• Publisher: Running Press; First Printing edition (November 8, 2001)
  • Language: English
  • ISBN-10: 076240941X
  • ISBN-13: 978-0762409419
  • Product Dimensions: 9.3 x 6.4 x 0.9 inches
  • Shipping Weight: 1.2 pounds
  • Average Customer Review: 4.6 out of 5 stars  See all reviews (9 customer reviews)
  • Amazon Best Sellers Rank: #866,169 in Books (See Top 100 in Books)

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14 of 14 people found the following review helpful By Angela Abraham on July 30, 2000
Format: Paperback
This is a wonderful look back by the author. He looks at his life in the Northwest and the foods that brought solace. How they were prepared and how the foods intertwined with daily life in the Beard household. Beard reveals his "delights and prejudices" for and against certain foods, methods Etc. This book made me think back to my childhood and the foods we would cook as the seasons came and went. Fresh game, fruits local to our area...I could almost smell the wild strawberries as Beard described them. I sure wish this book was back in print but try to find it if you can. It's a real gem!
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13 of 14 people found the following review helpful By B. Marold HALL OF FAMETOP 500 REVIEWER on November 11, 2003
Format: Hardcover
This book is somewhat less entertaining than some more recent culinary memoirs, such as those written by Ruth Reichl, for example but, given the importance of it's subject, it is very rewarding for both it's historical and culinary contents.
Beard is the quintessential `old school' American culinary figure. You will find little or no preaching on local sources, simple preparations, fresh ingredients, or organically raised produce. These were simply not an issue for him in 1964. Recall that this was less than 4 years after the publication of Rachael Carson's `Silent Spring' and less than 2 years after the publication of Julia Child's `Mastering the Art of French Cooking'. Elizabeth David was probably unknown to most of Beard's audience and Chez Panisse was less than a glimmer in Alice Water's psyche.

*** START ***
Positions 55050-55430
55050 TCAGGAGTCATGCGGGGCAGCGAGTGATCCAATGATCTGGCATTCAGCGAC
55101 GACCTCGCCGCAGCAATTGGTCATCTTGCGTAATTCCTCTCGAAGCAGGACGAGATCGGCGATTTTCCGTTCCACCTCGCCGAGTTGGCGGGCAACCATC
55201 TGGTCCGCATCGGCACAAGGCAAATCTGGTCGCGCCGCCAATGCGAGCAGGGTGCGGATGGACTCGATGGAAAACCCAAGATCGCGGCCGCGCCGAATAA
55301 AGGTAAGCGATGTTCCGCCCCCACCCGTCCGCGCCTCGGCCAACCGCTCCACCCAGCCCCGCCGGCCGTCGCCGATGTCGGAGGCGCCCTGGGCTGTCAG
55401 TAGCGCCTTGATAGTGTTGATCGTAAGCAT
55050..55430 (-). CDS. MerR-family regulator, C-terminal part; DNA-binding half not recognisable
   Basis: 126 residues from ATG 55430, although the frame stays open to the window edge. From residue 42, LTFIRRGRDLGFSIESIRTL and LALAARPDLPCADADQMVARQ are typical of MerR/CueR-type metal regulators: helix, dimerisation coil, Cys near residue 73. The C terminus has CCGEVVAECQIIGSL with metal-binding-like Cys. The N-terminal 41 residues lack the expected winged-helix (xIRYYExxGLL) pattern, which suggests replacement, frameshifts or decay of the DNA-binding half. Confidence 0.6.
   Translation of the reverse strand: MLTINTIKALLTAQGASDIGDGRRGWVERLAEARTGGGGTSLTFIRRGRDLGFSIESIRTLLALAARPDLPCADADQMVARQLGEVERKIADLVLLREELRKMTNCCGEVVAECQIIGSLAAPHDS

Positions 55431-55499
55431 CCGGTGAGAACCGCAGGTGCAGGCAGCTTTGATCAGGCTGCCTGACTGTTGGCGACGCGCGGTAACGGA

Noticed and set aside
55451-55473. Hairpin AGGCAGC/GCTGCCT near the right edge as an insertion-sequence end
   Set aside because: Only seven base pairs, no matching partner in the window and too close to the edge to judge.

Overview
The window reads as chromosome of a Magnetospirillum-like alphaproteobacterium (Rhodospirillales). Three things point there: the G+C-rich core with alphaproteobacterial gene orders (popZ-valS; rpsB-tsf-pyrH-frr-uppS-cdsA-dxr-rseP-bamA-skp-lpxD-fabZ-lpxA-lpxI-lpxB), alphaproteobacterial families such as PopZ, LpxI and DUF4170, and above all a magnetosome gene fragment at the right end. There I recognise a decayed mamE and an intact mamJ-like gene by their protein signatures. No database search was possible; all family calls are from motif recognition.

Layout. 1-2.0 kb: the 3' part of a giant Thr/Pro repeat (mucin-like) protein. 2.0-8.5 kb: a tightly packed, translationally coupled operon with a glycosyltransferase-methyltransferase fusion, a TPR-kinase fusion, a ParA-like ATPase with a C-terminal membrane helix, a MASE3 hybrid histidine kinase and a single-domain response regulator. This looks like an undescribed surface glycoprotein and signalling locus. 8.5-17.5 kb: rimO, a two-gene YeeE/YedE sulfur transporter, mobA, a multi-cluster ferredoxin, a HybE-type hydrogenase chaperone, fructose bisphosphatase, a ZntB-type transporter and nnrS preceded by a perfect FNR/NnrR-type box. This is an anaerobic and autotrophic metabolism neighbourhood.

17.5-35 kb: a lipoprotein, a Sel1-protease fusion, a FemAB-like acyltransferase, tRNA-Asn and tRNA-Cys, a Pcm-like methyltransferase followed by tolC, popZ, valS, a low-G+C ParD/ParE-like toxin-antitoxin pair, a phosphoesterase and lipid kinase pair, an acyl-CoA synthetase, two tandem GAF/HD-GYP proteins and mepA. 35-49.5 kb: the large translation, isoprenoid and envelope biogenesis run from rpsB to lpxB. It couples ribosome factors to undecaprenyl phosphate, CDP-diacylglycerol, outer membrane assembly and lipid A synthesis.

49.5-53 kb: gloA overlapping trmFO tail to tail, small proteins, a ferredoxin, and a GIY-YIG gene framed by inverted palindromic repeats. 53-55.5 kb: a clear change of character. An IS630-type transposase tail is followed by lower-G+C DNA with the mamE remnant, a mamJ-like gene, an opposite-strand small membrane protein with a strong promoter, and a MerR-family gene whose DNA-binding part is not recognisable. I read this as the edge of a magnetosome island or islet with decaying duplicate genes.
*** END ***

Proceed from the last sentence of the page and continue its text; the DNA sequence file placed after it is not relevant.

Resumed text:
I must say that having read a recent, well regarded biography of Beard, I suspect that Beard has done something of which Martha Stewart has been `accused'. That is, reinventing himself to the public by glossing over some of the less pleasant episodes in his childhood. And, at least two thirds of the book deal with his mother, her chefs at their Portland Oregan boarding house, and his early exposure to the foods of the American northwest.
This is much more of a memoir than it is a cookbook, but for what few recipes it contains, there is a much greater chance that these are from Beard's personal experience. As his autobiography documents, and as Jerimiah Tower, a Beard confidant confirms, this may be one of the few books James Beard wrote himself. He almost always had one or more assistants compiling material for his books.
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8 of 8 people found the following review helpful By holly on March 7, 2014
Format: Paperback